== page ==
B: From an outside perspective, it seems like you get the best of both worlds- your working career and being able to spend a ton of time with your kids as they grow up. Is this an accurate assumption and what do you find most challenging?
JG: I do totally get the best of both worlds – I feel very lucky for that! But that means I also get the messiest of both worlds, the most chaotic of both worlds, the hardest of both worlds. It makes for hectic days, and sometimes the frazzled feeling gets the better of me. But parenting is actually a lot like production work – the creative energy you need is similar for both, and the daily routine of making a big mess and tidying up at the end of the day is similar for both – so it’s actually a good fit for trying to work and parent simultaneously.
B: Do you have any childcare help on set? Do you keep a routine?
JG: I’m lucky to have a lot of help – I have a Rubik’s Cube of different caretakers who help out throughout the week. For a long time, my mom and daughter were both on set for every shoot…work-life balance is one thing, but having your mom at work with you is a whole other level! Then Marisa’s mom helped out when her daughter was on set at one point, and then for a while we had my infant son and Marisa’s baby daughter together with a babysitter we all love. It’s been wacky. There were a number of shoots when no one could use the bathrooms – there was an infant napping in each one, because it was the only place that could be totally dark and semi-quiet. Our kids have a routine to a point – there’s a foundation of a schedule, with a lot of flexibility and exceptions. That part is a lot like producing a photo shoot. You plan, plan, plan…and then let things flow however they may when the time comes.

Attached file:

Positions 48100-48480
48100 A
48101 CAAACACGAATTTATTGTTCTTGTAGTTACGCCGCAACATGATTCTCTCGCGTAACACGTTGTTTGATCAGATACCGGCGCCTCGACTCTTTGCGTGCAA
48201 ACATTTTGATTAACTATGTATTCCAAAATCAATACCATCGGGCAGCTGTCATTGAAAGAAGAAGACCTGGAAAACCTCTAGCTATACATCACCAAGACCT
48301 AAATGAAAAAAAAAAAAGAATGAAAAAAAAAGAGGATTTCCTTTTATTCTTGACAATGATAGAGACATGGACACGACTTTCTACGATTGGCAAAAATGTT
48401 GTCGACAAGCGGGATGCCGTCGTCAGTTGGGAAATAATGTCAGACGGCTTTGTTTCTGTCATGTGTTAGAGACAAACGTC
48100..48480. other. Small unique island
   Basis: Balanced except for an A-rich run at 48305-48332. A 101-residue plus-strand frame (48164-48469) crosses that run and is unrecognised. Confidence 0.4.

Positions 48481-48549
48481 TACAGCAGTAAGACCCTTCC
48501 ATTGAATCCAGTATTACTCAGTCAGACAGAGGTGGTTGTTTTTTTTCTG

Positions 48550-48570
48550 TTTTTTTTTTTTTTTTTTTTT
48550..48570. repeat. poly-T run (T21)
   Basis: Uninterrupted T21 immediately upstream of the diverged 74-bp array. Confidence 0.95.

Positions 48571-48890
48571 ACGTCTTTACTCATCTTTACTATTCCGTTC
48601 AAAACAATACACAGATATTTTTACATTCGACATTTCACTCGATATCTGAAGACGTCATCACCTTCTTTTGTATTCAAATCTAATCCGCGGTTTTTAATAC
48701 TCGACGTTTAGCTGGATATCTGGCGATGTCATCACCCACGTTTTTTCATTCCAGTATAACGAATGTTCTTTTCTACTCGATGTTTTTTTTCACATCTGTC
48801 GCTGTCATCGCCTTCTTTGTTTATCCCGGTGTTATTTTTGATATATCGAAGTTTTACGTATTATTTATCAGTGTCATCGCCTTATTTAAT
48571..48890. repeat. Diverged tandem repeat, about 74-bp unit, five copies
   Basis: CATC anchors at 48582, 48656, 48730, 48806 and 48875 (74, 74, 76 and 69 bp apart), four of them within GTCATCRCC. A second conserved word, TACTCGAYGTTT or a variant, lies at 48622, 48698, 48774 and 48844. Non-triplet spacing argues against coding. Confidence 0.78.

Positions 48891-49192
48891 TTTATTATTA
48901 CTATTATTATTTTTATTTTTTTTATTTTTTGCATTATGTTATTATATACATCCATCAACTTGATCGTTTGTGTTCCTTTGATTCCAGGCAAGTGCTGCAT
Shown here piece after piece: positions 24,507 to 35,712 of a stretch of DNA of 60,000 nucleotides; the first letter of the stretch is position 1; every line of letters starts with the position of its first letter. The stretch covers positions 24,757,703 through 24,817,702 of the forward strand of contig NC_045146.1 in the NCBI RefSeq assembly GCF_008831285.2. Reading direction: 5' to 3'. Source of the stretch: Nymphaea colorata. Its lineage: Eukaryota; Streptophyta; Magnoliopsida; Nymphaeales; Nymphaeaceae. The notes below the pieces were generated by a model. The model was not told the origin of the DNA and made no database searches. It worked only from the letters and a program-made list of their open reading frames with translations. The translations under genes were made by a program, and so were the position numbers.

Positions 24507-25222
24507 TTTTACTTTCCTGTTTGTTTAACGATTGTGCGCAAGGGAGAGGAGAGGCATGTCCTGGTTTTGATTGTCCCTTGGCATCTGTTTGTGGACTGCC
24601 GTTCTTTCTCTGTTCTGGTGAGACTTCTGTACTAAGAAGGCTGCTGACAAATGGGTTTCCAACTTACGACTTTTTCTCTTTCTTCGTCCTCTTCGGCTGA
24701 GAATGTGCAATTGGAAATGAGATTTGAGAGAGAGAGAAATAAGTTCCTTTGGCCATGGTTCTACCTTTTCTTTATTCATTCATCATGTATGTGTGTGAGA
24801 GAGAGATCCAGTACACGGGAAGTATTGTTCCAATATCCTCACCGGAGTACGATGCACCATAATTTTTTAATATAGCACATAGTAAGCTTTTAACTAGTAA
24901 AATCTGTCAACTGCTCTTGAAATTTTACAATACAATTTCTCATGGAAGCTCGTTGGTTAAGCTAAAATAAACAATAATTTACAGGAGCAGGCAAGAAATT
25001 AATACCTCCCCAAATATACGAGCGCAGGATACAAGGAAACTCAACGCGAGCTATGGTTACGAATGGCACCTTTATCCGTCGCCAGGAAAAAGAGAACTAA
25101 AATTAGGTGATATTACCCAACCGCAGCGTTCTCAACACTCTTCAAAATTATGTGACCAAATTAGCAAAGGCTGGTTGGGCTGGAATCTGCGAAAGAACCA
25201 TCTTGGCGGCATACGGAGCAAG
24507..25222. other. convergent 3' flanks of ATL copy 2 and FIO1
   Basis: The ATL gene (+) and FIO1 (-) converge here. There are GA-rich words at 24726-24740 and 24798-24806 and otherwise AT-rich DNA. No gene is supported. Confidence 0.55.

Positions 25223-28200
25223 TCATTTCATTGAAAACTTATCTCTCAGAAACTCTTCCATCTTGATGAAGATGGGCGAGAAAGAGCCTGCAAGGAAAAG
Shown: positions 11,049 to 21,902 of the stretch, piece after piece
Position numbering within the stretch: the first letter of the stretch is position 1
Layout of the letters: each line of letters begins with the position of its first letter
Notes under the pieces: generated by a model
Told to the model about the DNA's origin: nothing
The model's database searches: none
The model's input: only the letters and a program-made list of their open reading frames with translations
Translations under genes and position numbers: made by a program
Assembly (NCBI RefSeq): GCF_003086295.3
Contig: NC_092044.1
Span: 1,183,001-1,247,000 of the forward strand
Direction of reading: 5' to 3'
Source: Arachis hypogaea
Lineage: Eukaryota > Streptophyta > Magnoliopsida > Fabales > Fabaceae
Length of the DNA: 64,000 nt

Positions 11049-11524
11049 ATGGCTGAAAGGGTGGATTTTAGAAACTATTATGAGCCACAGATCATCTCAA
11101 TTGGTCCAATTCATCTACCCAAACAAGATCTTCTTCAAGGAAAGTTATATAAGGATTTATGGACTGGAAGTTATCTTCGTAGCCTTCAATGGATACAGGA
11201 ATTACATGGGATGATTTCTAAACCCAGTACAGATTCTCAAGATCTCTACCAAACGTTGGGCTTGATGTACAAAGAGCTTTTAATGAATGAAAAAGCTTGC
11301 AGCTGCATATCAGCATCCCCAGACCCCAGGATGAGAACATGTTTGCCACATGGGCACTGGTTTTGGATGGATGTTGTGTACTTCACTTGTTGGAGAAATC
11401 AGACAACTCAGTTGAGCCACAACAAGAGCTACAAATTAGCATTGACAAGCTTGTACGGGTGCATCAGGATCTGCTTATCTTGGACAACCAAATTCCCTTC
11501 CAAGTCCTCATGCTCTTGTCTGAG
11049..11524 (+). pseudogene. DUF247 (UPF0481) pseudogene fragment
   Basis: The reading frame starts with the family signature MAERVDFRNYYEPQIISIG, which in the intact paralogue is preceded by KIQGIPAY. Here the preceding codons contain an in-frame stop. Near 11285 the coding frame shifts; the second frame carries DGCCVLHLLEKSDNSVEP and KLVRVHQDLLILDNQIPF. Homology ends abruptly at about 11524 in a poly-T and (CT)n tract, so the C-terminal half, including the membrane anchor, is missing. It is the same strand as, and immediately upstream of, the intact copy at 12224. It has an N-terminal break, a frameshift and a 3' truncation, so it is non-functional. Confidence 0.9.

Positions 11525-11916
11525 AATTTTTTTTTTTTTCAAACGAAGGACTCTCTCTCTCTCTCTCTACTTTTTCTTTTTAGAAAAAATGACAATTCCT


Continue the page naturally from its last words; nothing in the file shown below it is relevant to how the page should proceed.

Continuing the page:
B: Advice for working moms who blend their professional and personal life?
JG: I don’t think I’ve quite figured it out enough to lend advice! But my message is the same for all mothers, whether they work or not, and all women, whether they’re mothers or not: be easy on yourself. I have that taped above my desk, because I need the reminder, too. It’s messy business, this parenting stuff! It’s okay if you’re a hot mess sometimes, as long as you convince yourself that the mess is part of the experience.
See some of Jamie’s favorite ‘working mom’ images in this board: The Juggle Is Real!.
Jamie’s advertising stock photography collection is extensive. You can find her Blend collection right here on our website or get in touch with Jamie through jamiegrill.com. If social media is your jam, find her on FB and Instagram.